The project is only in the earliest of conceptual stages, but Altberg's vision for the next-gen platform has it spanning almost every device its users could possibly own. "How do people interact with the world from their phone, from their pad, from their PC and from their Oculus? All of that we're solving from the ground up with this new code base," he says. "Multi-device from day one." Altberg wants this new platform to be a virtual world that embodies everything Linden Lab got right with Second life, but bigger and more accessible. He also thinks of it as a development platform for new games and virtual reality experiences.
"We're going to spend a ton of energy in the coming years on a next-gen platform."
"It's a platform," he says. "In some ways, you could compare it to Unity." Altberg wants developers to see both Second Life and its eventual successor as game engines they can build their content on. He tries to paint me a picture: "I'm going to build an experience that has virtual capabilities," he starts. "Do I use Second Life? Do I use Unity? Do I use Unreal Engine? Well, if you want to use those [latter two], your technical ability needs to be a lot higher and you have to have a team. In Second Life, you just come in and start building." If Linden Lab's follow-up to Second Life has a good Oculus Rift implementation, he explains, then every experience on that platform can be an Oculus experience. "So, the bar of entry for anyone to be able to create an Oculus experience ... it's almost like we have the lowest bar possible," he says.
Second Life can be many things to different types of users.
The more Altberg describes the concept, the more his vision for Linden Lab's next virtual world sounds like the overhyped expectations Second Life was originally burdened with. His ambitions for the project are certainly high. "We're building the next-generation platform for hundreds of millions of people; not for millions of people," he says. This statement seems contrary to the platform he described to me earlier -- Altberg wants Facebook-like user numbers, but also wants the platform to be complex enough to woo developers away from traditional game-development platforms like Unity and Unreal Engine.
When I ask him how he expects to attract 100 million users without dumbing the experience down, he balks a little. "Would you rather have a really deep and broad product that enables a ton of stuff, and it can only attract 50 million people," he asks, "or do you want a really dumb product that can attract 800 million people? Or a billion people? You have to choose, sort of." Sort of, but not completely -- Altberg believes a versatile platform will give an initially small user base the ability to create experiences that attract a much larger user base. "If we can empower creators to create incredible things," he says, "they, in aggregate, will acquire hundreds of millions of people." In essence, what Altberg is aiming for is not a user base for Second Life or its successor per se, but rather users of specific experiences within those platforms.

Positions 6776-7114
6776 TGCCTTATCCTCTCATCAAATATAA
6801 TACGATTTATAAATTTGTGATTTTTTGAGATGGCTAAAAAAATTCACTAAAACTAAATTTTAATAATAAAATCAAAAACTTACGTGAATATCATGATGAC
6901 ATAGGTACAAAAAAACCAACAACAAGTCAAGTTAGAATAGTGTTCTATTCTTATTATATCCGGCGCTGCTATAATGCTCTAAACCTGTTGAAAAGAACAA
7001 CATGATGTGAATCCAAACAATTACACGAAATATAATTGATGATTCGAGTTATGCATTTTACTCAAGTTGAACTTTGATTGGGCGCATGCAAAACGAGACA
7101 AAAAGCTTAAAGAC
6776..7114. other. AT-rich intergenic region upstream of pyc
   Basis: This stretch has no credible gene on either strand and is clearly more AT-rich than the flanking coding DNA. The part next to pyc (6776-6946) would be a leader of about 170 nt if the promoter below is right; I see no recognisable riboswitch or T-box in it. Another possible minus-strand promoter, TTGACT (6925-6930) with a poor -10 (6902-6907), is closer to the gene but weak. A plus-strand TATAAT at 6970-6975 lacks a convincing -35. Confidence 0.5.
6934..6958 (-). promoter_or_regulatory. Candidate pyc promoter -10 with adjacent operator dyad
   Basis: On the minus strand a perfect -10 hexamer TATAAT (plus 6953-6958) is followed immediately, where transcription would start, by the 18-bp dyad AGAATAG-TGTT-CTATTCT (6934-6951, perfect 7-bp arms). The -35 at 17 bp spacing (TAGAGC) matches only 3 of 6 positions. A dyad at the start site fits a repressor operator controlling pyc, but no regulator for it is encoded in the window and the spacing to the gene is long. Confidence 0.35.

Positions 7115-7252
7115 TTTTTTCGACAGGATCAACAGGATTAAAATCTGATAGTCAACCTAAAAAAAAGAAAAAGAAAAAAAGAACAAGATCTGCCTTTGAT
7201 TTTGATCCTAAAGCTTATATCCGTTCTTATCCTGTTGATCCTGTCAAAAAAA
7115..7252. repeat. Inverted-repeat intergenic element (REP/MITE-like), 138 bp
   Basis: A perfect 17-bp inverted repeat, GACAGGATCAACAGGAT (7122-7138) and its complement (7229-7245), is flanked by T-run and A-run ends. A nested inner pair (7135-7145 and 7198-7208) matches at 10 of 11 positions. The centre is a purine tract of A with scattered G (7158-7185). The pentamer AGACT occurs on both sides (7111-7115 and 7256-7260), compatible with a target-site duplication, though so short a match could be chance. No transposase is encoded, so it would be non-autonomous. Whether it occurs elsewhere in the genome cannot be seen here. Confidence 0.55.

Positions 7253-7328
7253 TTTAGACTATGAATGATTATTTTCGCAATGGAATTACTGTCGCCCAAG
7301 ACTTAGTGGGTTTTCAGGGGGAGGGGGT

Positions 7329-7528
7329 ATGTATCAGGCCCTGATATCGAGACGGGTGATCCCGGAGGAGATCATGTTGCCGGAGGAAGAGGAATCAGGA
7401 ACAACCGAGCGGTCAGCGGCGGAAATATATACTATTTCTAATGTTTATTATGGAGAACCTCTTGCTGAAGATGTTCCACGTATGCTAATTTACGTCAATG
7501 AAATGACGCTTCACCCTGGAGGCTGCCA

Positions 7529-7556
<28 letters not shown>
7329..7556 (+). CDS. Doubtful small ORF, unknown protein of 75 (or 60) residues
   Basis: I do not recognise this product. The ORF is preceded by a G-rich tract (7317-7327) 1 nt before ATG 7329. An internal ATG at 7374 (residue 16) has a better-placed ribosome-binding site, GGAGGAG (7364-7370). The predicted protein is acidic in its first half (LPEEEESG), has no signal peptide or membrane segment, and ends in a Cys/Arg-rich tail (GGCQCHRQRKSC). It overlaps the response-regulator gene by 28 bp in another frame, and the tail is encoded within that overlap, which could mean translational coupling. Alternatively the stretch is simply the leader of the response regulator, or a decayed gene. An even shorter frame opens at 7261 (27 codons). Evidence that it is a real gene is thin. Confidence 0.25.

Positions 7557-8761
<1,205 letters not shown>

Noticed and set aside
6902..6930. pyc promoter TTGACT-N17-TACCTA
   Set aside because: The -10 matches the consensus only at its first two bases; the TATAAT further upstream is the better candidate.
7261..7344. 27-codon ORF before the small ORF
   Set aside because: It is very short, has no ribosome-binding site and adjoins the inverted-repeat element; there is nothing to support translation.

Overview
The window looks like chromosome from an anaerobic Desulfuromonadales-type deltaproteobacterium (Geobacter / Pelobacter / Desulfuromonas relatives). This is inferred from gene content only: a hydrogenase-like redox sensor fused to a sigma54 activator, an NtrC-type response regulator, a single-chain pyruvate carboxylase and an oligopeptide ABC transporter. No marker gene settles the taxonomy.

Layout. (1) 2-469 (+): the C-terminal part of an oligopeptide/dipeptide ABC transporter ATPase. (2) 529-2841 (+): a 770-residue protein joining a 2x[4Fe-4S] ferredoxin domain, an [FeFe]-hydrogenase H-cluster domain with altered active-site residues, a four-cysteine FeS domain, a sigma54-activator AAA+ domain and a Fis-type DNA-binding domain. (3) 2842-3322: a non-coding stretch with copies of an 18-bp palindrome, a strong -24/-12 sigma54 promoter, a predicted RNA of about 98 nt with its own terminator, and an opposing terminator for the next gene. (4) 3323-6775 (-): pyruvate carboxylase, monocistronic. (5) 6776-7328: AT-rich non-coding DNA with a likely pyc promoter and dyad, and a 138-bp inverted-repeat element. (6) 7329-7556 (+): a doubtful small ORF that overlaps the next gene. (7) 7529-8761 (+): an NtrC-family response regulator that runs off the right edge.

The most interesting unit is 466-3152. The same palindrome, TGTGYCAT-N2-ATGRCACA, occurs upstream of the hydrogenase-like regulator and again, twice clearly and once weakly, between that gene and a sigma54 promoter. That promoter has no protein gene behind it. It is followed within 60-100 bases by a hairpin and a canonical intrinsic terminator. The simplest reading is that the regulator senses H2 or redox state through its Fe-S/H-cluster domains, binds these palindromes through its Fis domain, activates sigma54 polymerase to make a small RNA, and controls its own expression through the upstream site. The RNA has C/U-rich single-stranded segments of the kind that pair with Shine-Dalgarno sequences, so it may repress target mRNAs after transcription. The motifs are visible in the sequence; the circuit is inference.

A Second Life recreation of "The Man" from the annual Burning Man festival.
If anything, Linden Lab's bid for the future of both VR and its own platform sounds more like Facebook than the multiplayer games most associate with the term "virtual world." Second Life, and its eventual successor, may function on the surface as a simple 3D world where users can interact on a social level -- but like Facebook, it's also a platform that can support more complex experiences. Sure, you can use Facebook for mundane tasks like updating your status or looking at your mom's vacation photos, but you can also use it to play games like FarmVille, UberStrike or Mafia Wars. Suddenly, Mark Zuckerberg's interest in Oculus VR seems a little less strange.
"We're building the next-generation platform for hundreds of millions of people; not for millions of people."
Will the next "Second Life" replace the internet, outmode web pages and redefine online interaction as we know it? Probably not -- I still think that college professor was crazy -- but it might have a shot at being the first viable virtual reality social network if it can capture the attention of average users. "I feel like we're in a very good place," Altberg says. "We are the most experienced when it comes to this stuff. We're bullish; we're investing; and all the things that are happening around us with Oculus and the market getting excited about these things again [are] great for us. It'll make it easier for us to attract talent."
[Image credit: John "Pathfinder" Lester/Flickr (Library Of Congress/Second Life); Tudor Rose, Flickr / Hacsa Karillion (Tudor church); janet.powell/Flickr (Burning Man)]